(N.T., 10/27/14 p. 116). Extensive efforts to apprehend
[Appellant] continued without immediate success. (N.T.,
10/27/14 pp. 117-124). On January 28, 2013, [Appellant's]
attorney notified authorities that [Appellant] wanted to
surrender. (N.T., 10/27/14 p. 124). On that same day,
[Appellant] was finally arrested. (Id.)
On July 13, 2012, Daquan Johnson was arrested after fleeing
police. (N.T., 10/27/14 pp. 86-91). He was found to be in
possession of the firearm used to kill Antwan Pack.
Id. Officer Michael Livewell testified that,
according to social media websites, Mr. Johnson identified
himself as a member of Highland and was one of
[Appellant's] associates. (N.T., 10/27/14 pp. 13-15).
1At trial, Mr. Askew denied that he in fact made
such statements and identified the shooter. (N.T., 10/27/14
p. 37-43). However, Detective Jacobs, who took Mr.
Askew's statement, testified to his statements and
identification. (N.T., 10/27/14 p. 70-76). The jury was given
the opportunity to view the signatures above and below the
photographs on the array and determine Mr. Askew's
credibility regarding his denial.
2Mr. Pough denied making those statements and
identifying the shooter from the photo array at trial. (N.T.,
10/24/14 pp. 141-142). However, Detective Schmidt, who took
Mr. Askew's statement, testified to his statements and
identification. (N.T., 10/24/14 p. 170-183).
Trial Court Opinion, filed 6/28/16, at 1-3.
March 22, 2015, Appellant filed his "Motion for Post
Sentence Relief And/Or Modification or Reconsideration of
Sentence, " and the same was denied by operation of law
pursuant to Pa.R.CrimP. 720(B)(3) on August 6, 2015.
Appellant filed a notice of appeal pro se on August
18, 2015, and upon consideration of defense counsel's
motion to withdraw and a hearing, the trial court entered an
Order on October 2, 2015, granting counsel's motion to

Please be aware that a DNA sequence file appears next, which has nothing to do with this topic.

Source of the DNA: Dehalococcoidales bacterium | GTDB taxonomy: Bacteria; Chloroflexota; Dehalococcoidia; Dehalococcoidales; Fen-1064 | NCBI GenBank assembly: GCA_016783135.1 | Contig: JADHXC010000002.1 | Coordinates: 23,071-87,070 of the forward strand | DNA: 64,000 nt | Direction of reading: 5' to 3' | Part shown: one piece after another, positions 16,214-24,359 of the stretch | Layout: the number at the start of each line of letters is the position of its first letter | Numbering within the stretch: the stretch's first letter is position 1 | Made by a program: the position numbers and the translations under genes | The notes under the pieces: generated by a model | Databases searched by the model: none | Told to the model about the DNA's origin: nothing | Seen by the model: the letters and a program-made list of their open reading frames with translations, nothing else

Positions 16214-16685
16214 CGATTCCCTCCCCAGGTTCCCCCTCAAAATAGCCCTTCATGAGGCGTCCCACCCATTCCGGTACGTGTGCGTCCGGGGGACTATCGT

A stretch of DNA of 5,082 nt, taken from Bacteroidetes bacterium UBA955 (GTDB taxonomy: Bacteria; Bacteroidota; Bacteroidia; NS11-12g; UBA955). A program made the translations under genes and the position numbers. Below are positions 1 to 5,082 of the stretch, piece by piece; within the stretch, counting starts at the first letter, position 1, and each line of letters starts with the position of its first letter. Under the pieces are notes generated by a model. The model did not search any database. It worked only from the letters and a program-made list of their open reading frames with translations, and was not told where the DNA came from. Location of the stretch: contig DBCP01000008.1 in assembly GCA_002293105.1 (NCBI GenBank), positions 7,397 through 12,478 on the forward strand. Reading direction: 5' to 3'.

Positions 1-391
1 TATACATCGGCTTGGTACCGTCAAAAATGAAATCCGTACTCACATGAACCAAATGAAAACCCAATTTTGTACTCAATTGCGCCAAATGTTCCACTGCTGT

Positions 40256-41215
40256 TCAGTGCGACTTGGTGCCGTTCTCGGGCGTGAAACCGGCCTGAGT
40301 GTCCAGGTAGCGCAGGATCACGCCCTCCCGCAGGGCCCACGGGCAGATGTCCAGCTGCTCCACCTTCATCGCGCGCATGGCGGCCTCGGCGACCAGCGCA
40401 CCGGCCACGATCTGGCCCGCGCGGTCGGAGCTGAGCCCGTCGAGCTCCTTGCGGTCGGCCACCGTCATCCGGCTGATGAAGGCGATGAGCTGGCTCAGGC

withdraw. Thereafter, on November 6, 2015, counsel was
reappointed to represent Appellant on direct appeal. On June
12, 2016, Appellant filed his Statement of Matters Complained
of on Appeal pursuant to Pa.R.A.P. 1925(b) wherein he raised
ten (10) issues. The trial court filed its Rule 1925(a)
Opinion on June 28, 2016.
brief. Appellant presents the following Statement of the
1. In Miller v. Alabama, the U.S. Supreme Court
outlawed mandatory life without parole for juveniles
("LWOP"), and instructed that the discretionary
imposition of this sentence should be "uncommon"
and reserved for the "rare juvenile offender whose crime
reflects irreparable corruption."
A. Did the Trial Court err when it imposed the sentence of
life without the possibility of parole on Appellant despite
the safeguards set forth by our Supreme Court in Miller
v. Alabama and in contradiction of the safeguards
provided by the United States Constitution and the
B. There is currently no procedural mechanism to ensure that
juvenile LWOP will be "uncommon" in Pennsylvania.
Should this Court exercise its authority under the
Pennsylvania Constitution to promulgate procedural safeguards
including (a) a presumption against juvenile LWOP, (b) a
requirement for competent expert testimony, and (c) a
"beyond a reasonable doubt" standard of proof?
C. In Miller, the U.S. Supreme Court stated that the
basis for its individualized sentencing requirement was
Graham's comparison of juvenile LWOP to the
death penalty. [ ] Appellant received objectively less
procedural due process than an adult facing capital
punishment. Should the Court address the constitutionality of
[ ] Appellant's sentencing proceeding?
D. Did the trial court err in not dismissing the case against
Appellant due to the Commonwealth's blatant violations
under Brady v. Maryland?
2. Did the Trial Court err in not dismissing the case against
Appellant due to the Commonwealth's blatant violations
under Brady v. Maryland?
Brief of Appellant at 4.
outset, we observe that Appellant's introductory comment
and issues B and C are, verbatim, the same questions which
our Pennsylvania Supreme Court agreed to consider in granting
partial allowance of appeal in Commonwealth v. Batts
("Batts III"), 125 A.3d 33 (Pa.Super.
2015), appeal granted in part, 135 A.3d 176 (Pa.
2016). In addition, Appellant's issue A herein is
reflected in the issues the Supreme Court will consider in
Batts III. Notwithstanding, we decline to postpone a
decision in this case pending the Supreme Court's
resolution of the appeal in Batts, III.
Until our Supreme Court holds otherwise, we will employ the
applicable legal principles extant currently, and ...